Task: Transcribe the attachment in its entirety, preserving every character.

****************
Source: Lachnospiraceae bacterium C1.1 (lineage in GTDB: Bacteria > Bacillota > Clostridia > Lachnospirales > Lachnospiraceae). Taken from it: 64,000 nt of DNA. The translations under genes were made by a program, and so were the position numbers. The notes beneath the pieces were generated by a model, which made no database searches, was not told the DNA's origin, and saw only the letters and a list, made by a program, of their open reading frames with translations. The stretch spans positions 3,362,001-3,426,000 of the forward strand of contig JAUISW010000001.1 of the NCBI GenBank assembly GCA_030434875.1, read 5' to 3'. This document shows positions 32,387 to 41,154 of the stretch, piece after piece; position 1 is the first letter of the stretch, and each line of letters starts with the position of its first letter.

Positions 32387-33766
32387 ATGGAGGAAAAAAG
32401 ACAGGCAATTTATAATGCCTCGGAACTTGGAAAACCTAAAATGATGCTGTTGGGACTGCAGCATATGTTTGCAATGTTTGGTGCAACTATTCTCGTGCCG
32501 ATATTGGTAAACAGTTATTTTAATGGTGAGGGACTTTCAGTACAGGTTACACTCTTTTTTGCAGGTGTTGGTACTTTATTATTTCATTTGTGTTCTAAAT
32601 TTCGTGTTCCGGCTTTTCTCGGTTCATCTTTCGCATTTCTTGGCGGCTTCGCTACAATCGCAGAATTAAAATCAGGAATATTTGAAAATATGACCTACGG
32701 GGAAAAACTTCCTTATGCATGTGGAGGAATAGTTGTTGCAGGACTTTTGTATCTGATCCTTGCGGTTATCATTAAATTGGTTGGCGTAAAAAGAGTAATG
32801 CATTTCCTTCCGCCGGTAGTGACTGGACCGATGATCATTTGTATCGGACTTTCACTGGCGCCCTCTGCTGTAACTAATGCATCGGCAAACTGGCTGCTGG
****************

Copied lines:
Source: Lachnospiraceae bacterium C1.1 (lineage in GTDB: Bacteria > Bacillota > Clostridia > Lachnospirales > Lachnospiraceae). Taken from it: 64,000 nt of DNA. The translations under genes were made by a program, and so were the position numbers. The notes beneath the pieces were generated by a model, which made no database searches, was not told the DNA's origin, and saw only the letters and a list, made by a program, of their open reading frames with translations. The stretch spans positions 3,362,001-3,426,000 of the forward strand of contig JAUISW010000001.1 of the NCBI GenBank assembly GCA_030434875.1, read 5' to 3'. This document shows positions 32,387 to 41,154 of the stretch, piece after piece; position 1 is the first letter of the stretch, and each line of letters starts with the position of its first letter.

Positions 32387-33766
32387 ATGGAGGAAAAAAG
32401 ACAGGCAATTTATAATGCCTCGGAACTTGGAAAACCTAAAATGATGCTGTTGGGACTGCAGCATATGTTTGCAATGTTTGGTGCAACTATTCTCGTGCCG
32501 ATATTGGTAAACAGTTATTTTAATGGTGAGGGACTTTCAGTACAGGTTACACTCTTTTTTGCAGGTGTTGGTACTTTATTATTTCATTTGTGTTCTAAAT
32601 TTCGTGTTCCGGCTTTTCTCGGTTCATCTTTCGCATTTCTTGGCGGCTTCGCTACAATCGCAGAATTAAAATCAGGAATATTTGAAAATATGACCTACGG
32701 GGAAAAACTTCCTTATGCATGTGGAGGAATAGTTGTTGCAGGACTTTTGTATCTGATCCTTGCGGTTATCATTAAATTGGTTGGCGTAAAAAGAGTAATG
32801 CATTTCCTTCCGCCGGTAGTGACTGGACCGATGATCATTTGTATCGGACTTTCACTGGCGCCCTCTGCTGTAACTAATGCATCGGCAAACTGGCTGCTGG